Have you heard of inquiry-based learning, but weren't really sure what it entailed? Have you tried to implement it in your classroom, but not sure if you’re hitting the mark? Read on to find out the difference between true inquiry and flawed inquiry.
Have you ever had students respond, “I don’t know. It just did,” when asked to analyze and interpret their classroom lab results? We all want our students to “think like a scientist,” but often they fall short in connecting the dots between the lab results and the science concepts. Claim-Evidence-Reasoning or CER is a writing strategy that can develop a student’s analytical thinking and argumentative writing skills to turn that “I don’t know” into “aha, so that’s why we got those results in the lab.”
As an educator, you have probably heard of Project Based Learning, or PBL, but might have been overwhelmed by all it seems to encompass. Take a close glimpse of an actual PBL project in action in the classroom to see that it is completely manageable! After reading this article, you will have a basic understanding of Project Based Learning and what it looks like in the classroom.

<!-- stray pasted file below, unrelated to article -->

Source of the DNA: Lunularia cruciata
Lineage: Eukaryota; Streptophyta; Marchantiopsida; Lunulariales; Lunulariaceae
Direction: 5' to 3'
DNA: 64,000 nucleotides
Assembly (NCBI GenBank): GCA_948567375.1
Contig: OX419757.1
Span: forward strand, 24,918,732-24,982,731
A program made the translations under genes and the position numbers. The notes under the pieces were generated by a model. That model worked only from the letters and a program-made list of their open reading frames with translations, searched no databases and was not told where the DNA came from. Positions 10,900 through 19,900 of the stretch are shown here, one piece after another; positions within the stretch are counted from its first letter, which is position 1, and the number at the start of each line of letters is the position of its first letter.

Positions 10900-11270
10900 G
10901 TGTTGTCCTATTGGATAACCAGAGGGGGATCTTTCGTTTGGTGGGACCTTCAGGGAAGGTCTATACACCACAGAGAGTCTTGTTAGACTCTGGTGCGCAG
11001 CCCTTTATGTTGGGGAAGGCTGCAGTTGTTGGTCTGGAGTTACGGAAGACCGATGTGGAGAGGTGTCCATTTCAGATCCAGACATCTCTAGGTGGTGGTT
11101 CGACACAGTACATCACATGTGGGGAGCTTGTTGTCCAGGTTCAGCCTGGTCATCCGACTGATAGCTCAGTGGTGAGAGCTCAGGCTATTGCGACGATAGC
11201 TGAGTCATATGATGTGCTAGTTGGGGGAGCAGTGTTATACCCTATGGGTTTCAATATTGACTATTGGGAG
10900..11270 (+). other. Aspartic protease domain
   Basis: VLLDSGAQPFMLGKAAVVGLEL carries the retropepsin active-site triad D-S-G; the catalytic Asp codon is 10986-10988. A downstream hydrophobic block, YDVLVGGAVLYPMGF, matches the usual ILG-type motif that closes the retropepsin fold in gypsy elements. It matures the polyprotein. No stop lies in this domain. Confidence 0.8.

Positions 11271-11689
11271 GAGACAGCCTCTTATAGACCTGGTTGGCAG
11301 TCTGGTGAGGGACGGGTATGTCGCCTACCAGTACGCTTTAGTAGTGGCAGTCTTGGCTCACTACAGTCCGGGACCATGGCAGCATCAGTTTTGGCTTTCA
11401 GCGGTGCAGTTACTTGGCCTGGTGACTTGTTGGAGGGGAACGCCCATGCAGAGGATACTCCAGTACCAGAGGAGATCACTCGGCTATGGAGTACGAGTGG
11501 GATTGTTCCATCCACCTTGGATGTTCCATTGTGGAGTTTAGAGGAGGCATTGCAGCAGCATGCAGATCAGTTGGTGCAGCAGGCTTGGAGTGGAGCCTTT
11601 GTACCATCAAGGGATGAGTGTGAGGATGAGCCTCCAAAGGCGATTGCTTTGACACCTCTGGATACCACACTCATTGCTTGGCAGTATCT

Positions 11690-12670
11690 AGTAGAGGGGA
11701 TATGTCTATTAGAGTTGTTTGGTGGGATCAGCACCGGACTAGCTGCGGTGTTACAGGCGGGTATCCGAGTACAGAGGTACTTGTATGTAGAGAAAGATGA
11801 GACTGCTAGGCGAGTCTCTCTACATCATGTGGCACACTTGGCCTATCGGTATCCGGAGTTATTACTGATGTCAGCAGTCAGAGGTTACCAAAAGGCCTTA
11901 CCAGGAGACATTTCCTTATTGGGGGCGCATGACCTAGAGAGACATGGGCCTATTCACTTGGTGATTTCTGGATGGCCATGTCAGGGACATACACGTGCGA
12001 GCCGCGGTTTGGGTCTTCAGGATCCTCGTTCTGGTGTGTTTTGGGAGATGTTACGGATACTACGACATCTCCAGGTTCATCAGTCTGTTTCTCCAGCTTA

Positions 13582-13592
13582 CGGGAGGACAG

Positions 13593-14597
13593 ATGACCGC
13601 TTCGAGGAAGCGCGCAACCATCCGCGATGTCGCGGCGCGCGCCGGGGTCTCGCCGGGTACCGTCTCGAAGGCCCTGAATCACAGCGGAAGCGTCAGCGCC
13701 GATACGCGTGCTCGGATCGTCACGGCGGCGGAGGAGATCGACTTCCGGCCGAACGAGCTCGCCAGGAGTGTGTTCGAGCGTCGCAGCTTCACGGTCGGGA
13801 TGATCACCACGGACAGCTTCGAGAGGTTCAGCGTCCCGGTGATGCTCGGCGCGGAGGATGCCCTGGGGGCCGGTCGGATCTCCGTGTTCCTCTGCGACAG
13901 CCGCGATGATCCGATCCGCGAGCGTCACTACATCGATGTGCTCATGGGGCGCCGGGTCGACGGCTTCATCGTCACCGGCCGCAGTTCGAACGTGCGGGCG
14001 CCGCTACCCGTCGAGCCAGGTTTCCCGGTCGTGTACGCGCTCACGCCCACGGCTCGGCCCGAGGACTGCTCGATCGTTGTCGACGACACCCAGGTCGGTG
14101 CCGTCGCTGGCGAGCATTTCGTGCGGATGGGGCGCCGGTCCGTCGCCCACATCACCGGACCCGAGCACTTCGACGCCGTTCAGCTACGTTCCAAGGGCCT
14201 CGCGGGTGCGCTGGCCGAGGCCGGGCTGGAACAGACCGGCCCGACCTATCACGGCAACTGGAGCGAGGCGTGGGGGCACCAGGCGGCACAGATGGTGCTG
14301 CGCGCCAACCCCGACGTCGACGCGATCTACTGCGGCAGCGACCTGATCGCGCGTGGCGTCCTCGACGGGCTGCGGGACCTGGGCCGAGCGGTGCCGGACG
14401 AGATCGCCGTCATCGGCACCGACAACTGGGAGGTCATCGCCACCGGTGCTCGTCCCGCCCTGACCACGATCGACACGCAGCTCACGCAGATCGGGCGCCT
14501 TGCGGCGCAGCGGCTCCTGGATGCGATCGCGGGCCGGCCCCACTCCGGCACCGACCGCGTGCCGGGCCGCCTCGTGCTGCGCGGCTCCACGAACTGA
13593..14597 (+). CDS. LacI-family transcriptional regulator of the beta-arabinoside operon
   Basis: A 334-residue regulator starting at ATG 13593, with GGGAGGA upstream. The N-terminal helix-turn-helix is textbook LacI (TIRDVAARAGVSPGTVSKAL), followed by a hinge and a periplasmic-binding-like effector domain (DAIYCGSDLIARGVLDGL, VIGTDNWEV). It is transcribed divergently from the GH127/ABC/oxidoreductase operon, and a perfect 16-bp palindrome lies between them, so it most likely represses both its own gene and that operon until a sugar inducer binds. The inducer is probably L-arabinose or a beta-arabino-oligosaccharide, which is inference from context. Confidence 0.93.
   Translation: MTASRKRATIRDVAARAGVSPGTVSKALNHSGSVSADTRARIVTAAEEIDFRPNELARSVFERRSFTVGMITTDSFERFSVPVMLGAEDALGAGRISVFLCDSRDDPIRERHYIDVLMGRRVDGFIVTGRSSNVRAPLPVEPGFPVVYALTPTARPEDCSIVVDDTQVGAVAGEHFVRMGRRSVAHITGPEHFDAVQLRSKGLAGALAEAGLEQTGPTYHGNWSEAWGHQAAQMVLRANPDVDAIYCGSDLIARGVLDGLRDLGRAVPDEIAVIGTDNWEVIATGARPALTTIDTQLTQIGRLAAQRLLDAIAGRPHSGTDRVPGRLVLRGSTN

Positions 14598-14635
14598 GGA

This summer, take a look back at the way you structured your lesson content and analyzed word problems in math and science. We’ll review a few areas you should consider when selecting problems for your students and determining how to deliver the lesson content in an appropriate way, aligned to the required depth for the standards. This content corresponds to page one of our math & Science Lesson Analyzer and Lesson Plan. Continue reading to download the Lesson Analyzer & Lesson Plan.